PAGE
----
In the service of a princess, Penric, now a sorcerer—albeit a young one whose stature was gotten more from Desdemona’s vast experience more so than his own—is asked to accompany a Locator, a person who can detect the presence of magic. Together the two are charged with hunting down a renegade shaman wanted for murder.

It’s a fairly interesting plot to which we’re introduced via Bujold’s always inviting style of writing. Bujold doesn’t waste a lot of time with exposition or flowery wording; you’re going to get lots of good storytelling and a plot that moves along at a steady pace. I’ll admit to some favoritism; Bujold’s Sharing Knife series remains one of my all-time favorite fantasy series. But, back to Penric and the Shaman, as one might expect, things are not as simple as tracking down a shaman wanted for murder. Penric will have plenty of opportunities to test his sorcery while attempting to find a balance between justice and levity.

I’m giving Penric and the Shaman three rockets because it’s a solid story with a few twists, but doesn’t go as deep as I would have liked due to its relatively short length (about 160 pages). Still, it’s a good addition to the series and I’ve already started reading the next book in the series, Penric’s Fox.

Outpost by W. Michael Gear

Rating

Review

*** This review originally appeared on Out of this World Reviews. ***

Outpost by W. Michael Gear is the first novel in the Donovan Trilogy. The second book, Abandoned, is slated for release in November 2018. In the interest of full disclosure, I received a copy of Outpost from the publisher via NetGalley. I’m giving Outpost a solid four rockets because it’s a fun read with some unexpected developments, some interesting characters, and one heck of a problem/mystery that serves as a nice, overarching dilemma that really drives some of the character’s decision-making. You see, no ship has arrived at the planet of Donovan in some time. Not for lack of trying, it turns out, as the inhabitants of Donovan learn once Turalon arrives in orbit. The people of Donovan, who thought they’d been abandoned, come to realize that other ships have attempted to reach Donovan, but that each attempt has resulted in the disappearance of the ship in question.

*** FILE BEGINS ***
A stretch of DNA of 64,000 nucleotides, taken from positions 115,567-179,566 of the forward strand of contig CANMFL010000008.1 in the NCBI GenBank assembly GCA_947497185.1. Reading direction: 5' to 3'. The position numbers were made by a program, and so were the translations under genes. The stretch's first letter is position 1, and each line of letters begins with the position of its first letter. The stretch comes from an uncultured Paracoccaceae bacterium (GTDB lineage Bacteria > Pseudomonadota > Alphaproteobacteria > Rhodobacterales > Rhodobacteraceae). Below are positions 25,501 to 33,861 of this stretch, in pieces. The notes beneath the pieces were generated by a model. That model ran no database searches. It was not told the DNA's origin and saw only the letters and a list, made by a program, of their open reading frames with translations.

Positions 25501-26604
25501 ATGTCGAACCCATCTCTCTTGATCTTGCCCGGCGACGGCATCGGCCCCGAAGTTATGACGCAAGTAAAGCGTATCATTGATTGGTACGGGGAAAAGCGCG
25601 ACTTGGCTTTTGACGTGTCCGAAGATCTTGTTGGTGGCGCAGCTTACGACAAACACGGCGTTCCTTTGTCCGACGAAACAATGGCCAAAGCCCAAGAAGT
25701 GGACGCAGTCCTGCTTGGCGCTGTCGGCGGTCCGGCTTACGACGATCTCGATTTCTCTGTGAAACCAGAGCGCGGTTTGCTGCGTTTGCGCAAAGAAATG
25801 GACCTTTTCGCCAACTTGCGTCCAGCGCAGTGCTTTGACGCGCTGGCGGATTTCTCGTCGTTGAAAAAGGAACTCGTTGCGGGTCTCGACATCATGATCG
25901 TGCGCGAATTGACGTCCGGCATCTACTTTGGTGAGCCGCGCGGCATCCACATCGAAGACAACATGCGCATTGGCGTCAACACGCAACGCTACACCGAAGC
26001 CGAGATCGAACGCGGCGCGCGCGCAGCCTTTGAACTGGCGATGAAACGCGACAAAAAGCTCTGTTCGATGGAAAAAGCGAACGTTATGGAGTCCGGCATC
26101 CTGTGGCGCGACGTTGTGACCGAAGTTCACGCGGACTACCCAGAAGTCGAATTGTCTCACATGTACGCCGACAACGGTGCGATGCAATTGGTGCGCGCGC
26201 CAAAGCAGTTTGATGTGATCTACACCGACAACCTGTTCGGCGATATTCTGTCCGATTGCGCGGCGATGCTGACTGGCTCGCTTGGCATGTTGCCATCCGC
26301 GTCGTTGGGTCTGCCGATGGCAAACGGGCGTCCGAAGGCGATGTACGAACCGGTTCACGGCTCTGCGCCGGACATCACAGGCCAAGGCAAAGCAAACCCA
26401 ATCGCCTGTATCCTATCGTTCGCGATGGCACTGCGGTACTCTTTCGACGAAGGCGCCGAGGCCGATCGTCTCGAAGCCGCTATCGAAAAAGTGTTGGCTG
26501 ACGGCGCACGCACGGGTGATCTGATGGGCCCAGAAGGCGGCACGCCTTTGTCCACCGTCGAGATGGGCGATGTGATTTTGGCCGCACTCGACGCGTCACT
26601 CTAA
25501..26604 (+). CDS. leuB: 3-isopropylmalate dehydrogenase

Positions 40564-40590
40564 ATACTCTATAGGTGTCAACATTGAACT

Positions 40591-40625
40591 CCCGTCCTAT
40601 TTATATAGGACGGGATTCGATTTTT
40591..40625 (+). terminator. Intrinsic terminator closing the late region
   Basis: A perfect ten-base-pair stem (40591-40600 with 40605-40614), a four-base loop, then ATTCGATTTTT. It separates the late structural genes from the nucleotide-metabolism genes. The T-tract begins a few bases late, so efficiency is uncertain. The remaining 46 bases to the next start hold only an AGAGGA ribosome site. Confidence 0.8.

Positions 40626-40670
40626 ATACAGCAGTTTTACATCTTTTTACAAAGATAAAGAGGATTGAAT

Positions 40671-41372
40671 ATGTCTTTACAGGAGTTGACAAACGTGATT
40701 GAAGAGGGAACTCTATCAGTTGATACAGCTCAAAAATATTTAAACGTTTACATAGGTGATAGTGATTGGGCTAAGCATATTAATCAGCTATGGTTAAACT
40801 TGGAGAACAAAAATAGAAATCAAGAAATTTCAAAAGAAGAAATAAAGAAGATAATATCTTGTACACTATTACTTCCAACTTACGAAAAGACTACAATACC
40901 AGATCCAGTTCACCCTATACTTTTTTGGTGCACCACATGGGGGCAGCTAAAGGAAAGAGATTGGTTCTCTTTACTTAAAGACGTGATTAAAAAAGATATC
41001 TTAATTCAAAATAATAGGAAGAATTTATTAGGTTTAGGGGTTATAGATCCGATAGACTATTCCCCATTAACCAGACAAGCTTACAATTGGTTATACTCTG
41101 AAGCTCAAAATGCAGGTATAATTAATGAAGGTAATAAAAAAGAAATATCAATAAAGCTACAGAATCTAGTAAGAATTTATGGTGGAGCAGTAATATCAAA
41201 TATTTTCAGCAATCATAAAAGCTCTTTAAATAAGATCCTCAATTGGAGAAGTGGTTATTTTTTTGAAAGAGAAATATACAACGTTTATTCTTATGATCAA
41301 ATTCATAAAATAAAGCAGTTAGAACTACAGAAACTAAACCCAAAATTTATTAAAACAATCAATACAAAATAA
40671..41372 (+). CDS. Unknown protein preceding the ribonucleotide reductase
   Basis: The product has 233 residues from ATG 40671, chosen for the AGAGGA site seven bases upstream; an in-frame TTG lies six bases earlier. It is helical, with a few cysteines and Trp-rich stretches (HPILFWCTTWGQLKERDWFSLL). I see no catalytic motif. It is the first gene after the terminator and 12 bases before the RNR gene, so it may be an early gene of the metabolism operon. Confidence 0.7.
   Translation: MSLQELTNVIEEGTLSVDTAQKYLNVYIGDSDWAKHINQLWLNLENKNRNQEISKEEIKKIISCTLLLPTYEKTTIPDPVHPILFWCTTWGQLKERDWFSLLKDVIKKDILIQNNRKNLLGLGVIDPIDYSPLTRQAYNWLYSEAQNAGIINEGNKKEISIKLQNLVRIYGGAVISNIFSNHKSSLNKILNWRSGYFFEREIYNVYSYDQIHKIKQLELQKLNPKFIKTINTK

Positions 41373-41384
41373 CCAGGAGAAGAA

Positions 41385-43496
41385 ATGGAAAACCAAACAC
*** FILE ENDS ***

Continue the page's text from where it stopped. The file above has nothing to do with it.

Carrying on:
This really isn’t a problem so much as an unsolved mystery to the inhabitants of Donovan, though. They came via an Earth ship of their own many years before with the intention of settling the habitable but wild planet. Extreme circumstances called for extreme survival tactics such that once they came to realize no additional supplies were coming, the Donovanians stepped up and began to provide for themselves. They established their own government, their own laws, and staked their own claims to the land. Their system is not the rigid form of government they left behind, but one that values self-sufficiency and independent thinking. This works great up until the point when Turalon, the first Earth ship to reach Donovan in years, arrives and makes contact. Their mission to bring new settlers and supplies to the planet becomes one of suppression and control as they attempt to establish order in a society they deem as lawless.